Cyprus Mail

Doctor used medical mannequin to inflate ICU numbers – reports

A probe into possible squandering of public money in state hospitals revealed that ICU numbers were inflated by using a medical mannequin to keep at least one bed occupied so that patients could be referred to the private sector for kickbacks, Simerini reported on Sunday.

The revelation came a day after two state doctors were remanded in custody for eight days. Police on Friday arrested the head of the ENT department and executive director of Nicosia general hospital Yiannakis Kyamides in connection with taking backhanders to refer patients to a private hearing clinic in Nicosia.

Authorities also detained a second doctor, Vasken Shahbenderian, who worked at the state hospital’s ENT department too. A third arrest warrant was issued against another doctor who is currently abroad and was expected to return to Cyprus in the coming week.

According to Simerini on Sunday, authorities are investigating six cases of squandering of public funds by state hospitals.

One is being investigated by the auditor-general’s office, four by the health ministry for possible disciplinary offences, and one by the police.

All probes concern cases reported the last two years.

The case being investigated by the auditor general’s office concerns an intensive care specialist doctor who was allegedly giving false information as to the occupancy of his ICU’s beds so that patients could be referred to the private sector.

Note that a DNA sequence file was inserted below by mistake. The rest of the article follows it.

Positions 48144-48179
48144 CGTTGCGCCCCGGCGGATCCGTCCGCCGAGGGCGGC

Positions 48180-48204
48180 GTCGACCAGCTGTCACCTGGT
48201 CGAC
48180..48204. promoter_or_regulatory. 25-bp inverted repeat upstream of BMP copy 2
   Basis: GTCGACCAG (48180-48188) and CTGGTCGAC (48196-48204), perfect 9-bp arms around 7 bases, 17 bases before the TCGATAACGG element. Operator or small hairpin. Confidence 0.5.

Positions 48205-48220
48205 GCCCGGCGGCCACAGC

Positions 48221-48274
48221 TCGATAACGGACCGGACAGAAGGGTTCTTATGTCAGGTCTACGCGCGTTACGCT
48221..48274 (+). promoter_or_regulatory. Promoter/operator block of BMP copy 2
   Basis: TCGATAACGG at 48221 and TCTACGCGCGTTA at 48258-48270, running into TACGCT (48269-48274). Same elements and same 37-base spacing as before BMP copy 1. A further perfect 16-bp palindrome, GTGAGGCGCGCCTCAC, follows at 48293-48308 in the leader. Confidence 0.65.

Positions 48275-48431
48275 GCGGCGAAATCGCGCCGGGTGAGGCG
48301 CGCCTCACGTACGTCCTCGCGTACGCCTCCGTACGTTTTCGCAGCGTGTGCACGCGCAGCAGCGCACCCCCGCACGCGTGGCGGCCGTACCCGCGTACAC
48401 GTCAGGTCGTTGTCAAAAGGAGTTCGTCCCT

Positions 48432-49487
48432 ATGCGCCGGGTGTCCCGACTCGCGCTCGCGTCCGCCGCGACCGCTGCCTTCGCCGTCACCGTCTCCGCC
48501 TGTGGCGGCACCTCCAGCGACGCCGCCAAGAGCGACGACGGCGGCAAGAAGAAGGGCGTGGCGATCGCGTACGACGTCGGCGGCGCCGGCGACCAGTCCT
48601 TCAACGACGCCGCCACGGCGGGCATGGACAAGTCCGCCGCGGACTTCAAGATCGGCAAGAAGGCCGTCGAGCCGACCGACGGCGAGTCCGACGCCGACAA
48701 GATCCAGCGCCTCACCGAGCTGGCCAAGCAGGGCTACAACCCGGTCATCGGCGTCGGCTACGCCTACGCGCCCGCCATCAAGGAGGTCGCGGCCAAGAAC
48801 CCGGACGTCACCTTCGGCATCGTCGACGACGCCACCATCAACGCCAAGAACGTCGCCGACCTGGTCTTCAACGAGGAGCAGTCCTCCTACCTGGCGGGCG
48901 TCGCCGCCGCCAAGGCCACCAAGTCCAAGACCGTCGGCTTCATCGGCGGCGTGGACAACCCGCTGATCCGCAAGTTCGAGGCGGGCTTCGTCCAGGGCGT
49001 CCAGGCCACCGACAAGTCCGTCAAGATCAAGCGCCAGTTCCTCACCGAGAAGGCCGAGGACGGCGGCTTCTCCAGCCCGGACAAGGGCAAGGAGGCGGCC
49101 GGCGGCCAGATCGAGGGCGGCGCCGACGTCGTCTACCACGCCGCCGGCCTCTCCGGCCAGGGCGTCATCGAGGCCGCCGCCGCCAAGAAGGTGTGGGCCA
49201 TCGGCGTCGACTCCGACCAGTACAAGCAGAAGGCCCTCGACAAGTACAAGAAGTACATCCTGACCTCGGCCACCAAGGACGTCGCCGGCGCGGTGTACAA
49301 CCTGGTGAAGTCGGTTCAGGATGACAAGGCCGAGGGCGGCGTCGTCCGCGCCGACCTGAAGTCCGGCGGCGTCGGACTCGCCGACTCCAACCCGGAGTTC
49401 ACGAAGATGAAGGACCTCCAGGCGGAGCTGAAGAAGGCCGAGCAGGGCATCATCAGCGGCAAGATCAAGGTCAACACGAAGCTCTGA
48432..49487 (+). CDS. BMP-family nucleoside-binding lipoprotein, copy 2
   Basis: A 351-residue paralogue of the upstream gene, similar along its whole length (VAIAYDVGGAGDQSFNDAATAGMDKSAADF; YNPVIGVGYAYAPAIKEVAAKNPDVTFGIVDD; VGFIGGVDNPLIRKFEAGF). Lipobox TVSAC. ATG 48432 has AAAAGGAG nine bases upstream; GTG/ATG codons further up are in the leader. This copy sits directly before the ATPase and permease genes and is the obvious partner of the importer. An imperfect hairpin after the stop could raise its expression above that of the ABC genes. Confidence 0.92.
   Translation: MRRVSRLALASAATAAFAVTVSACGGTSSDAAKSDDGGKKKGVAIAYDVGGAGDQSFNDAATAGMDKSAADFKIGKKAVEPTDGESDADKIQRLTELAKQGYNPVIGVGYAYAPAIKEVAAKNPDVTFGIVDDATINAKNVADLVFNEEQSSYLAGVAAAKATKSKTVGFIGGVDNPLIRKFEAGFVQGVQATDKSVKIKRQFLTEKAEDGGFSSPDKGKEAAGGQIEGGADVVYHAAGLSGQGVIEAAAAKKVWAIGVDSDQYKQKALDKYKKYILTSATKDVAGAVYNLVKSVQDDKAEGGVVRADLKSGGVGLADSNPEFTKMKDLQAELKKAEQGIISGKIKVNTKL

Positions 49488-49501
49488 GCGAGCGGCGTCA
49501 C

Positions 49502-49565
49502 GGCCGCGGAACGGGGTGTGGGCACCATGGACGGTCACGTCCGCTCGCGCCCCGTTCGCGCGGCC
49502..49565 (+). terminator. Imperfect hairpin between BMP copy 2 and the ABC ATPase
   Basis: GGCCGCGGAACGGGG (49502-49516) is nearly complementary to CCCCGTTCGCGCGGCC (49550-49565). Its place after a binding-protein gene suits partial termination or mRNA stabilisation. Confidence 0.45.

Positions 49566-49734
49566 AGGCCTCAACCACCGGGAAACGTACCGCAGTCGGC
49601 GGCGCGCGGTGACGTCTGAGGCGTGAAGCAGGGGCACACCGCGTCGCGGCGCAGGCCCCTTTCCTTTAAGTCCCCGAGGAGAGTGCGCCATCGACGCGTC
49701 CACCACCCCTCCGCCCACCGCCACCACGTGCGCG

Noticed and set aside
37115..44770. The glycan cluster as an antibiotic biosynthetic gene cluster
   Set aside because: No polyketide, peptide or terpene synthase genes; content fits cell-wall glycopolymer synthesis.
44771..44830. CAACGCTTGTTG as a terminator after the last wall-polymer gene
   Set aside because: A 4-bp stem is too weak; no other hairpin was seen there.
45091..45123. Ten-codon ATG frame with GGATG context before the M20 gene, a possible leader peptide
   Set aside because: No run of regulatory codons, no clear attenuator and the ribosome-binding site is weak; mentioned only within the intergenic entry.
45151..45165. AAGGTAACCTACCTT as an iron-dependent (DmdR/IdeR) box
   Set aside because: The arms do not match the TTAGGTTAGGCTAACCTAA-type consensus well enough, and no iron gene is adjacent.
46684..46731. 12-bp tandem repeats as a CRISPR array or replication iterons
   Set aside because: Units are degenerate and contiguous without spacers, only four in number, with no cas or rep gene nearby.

The paper said the probe showed that the data he provided on the bed occupancy forms did not match that of patients’ admissions and discharges.

According to Simerini, a health ministry official discovered in October, during an inspection at the ICU in question, after they were told that the unit had reached full capacity, that one bed was occupied by a medical mannequin. The explanation given was that it was being used for training, the report said.

As to the doctor under investigation, when asked by the auditor-general’s office why he was buying services from the private sector even though his ICU was not full, he allegedly said that he wanted to have available beds in cases of emergencies.

He was also reportedly mainly using the services of one private hospital, which was buying its supplies from a pharmacy owned by his wife, Simerini said.

The daily said that until October 2015, when the health ministry upped controls, the annual cost for the use of ICU services from the private sector, amounted to approximately €3m. Following the intervention of the health ministry, referrals to private sector ICUs were reduced it said.

The other cases include an investigation into a neurosurgeon and an orthopaedic doctor, both state doctors, who were allegedly receiving bribes from patients. A paediatrician is also reportedly under investigation for allegedly acting as a middleman between private companies offering health services, and whose shareholders included immediate relatives of his. It was also reported that while he worked in the public sector, the doctor had an active role in the management of those companies and participated in their meetings and conferences.

The health ministry said on Saturday it was determined to stamp out corruption.

“We await the outcome of the investigations and … reaffirm the health ministry’s determination to stamp out all corruption,” it said in a written statement.

Such events, the ministry said, highlighted the need for full reform of the public health sector because the current system did not promote transparency or help fight corruption.

In any case, and until full reform was achieved, the ministry would continue to display zero tolerance to corruption, the statement said.


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